Today, the New York State AFL-CIO launched a new campaign to change the public policy debate in our state from one that is driven by corporations and billionaires to one that works for hardworking New Yorkers. The project – “makingNYwork,” is a comprehensive statewide initiative that will incorporate digital strategy and boots on the ground grassroots organizing. The campaign is kicking off with the release of a new website – www.makingnywork.org, as well as a new web video – www.makingnywork.org/pledge, which discusses economic development, jobs, and tax policy from the perspective of hardworking New Yorkers.
Mario Cilento, President of the New York State AFL-CIO, said, “For far too long, working men and women have been forced to play defense just to protect a basic standard of living in our state. They’ve had to defend wages, benefits, and conditions of employment. The result has been prolonged unemployment and underemployment, worsening income equality and shocking levels of poverty, which are scourges in our communities. Enough is enough. The only way this will change is if we start a proactive conversation based on the needs of everyday New Yorkers who are working harder and harder but falling further and further behind.”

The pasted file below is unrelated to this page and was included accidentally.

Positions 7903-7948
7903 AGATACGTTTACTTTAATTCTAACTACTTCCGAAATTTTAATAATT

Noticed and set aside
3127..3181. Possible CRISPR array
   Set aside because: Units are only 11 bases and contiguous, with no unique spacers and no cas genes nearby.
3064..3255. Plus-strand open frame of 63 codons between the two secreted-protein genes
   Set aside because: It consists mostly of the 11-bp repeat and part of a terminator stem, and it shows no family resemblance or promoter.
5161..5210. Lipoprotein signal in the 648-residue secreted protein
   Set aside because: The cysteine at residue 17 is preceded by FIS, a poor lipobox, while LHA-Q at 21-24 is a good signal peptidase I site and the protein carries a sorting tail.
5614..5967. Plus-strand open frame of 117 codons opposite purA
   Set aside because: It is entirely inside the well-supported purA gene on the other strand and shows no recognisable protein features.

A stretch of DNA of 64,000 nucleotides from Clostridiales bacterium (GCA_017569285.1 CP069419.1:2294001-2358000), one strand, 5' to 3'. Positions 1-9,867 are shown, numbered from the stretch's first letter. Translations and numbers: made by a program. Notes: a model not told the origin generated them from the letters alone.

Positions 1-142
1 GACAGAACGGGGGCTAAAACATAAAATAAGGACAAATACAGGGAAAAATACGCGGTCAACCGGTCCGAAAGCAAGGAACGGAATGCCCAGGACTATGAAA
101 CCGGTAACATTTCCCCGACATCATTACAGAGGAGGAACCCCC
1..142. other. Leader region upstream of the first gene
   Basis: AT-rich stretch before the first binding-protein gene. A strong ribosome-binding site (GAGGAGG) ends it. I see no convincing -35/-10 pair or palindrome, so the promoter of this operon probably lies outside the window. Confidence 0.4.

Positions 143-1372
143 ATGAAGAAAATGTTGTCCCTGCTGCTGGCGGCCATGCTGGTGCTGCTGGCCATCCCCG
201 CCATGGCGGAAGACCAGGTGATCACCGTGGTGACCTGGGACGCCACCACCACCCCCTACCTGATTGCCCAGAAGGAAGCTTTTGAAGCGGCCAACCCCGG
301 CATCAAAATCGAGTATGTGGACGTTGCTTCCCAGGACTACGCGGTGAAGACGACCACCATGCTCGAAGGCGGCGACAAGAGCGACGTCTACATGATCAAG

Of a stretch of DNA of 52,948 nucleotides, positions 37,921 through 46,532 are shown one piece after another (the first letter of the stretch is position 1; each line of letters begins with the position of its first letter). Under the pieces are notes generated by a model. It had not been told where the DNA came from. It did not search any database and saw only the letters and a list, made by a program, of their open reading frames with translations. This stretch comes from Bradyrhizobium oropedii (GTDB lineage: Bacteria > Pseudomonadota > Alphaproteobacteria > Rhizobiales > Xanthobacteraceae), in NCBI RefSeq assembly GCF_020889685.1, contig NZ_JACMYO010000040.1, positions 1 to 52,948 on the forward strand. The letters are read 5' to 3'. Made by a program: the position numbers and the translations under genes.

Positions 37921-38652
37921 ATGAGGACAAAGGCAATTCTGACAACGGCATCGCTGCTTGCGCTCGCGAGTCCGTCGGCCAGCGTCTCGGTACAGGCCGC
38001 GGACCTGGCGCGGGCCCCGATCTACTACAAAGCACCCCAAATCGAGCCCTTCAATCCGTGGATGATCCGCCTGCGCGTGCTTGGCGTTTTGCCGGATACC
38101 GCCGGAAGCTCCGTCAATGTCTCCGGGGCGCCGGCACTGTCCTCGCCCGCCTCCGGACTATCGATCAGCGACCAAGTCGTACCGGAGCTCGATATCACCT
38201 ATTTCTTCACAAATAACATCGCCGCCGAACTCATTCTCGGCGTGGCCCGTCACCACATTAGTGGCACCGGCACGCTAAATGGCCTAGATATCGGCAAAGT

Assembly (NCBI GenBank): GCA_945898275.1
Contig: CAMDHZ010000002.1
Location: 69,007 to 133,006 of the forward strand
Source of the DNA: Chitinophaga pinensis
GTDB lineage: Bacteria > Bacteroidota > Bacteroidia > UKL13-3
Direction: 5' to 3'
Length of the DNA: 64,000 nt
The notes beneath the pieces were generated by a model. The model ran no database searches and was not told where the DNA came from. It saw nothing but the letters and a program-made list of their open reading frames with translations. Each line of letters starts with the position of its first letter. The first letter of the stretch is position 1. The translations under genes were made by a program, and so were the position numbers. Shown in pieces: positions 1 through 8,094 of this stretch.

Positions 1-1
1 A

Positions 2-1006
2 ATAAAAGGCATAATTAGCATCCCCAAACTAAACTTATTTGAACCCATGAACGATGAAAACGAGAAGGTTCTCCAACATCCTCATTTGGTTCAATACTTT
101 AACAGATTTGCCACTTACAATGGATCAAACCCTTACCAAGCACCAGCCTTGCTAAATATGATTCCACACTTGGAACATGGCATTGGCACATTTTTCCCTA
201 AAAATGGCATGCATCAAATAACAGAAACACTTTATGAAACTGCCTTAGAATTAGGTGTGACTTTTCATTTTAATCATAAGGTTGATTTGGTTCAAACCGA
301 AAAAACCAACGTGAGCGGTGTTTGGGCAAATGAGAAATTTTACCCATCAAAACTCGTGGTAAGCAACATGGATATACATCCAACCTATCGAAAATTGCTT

The new website features working men and women from different sectors of the economy and from all across the state asking their fellow New Yorkers to join them in the fight to: (1.) Develop Strong, Long Term Industries with Family Sustaining Jobs; (2.) Invest in Public Services; (3.) Lift low wage workers out of poverty; (4.) Strengthen Supports for Working Families – on and off the job; and (5.) Empower Working Men and Women.
In addition, the new web video points out that the state and local governments give away $7 billion to businesses every year, some through programs such as Industrial Development Agencies, many of which do not provide adequate transparency, accountability, or standards to ensure that we are creating good, sustainable jobs, not poverty jobs. The video also focuses on the obvious but often overlooked link between taxes and the delivery of critical services, such as: education; roads, bridges, and mass transit infrastructure; police, fire, and sanitation; and public health care and care for the disabled, just to name a few.
“Tax breaks alone are not an economic development policy,” added Cilento. “We need to invest in New Yorkers and the services they rely on, and create new ladders to the middle class. New Yorkers don’t want a handout; they just want a chance to succeed. That’s how we make New York work for hardworking New Yorkers.”
Over the coming weeks and months, the makingNYwork campaign will build grassroots momentum through town hall meetings, door-to-door canvassing, and phone banks to educate union members and the general public about the campaign, and enlist their support for this legislative session and beyond.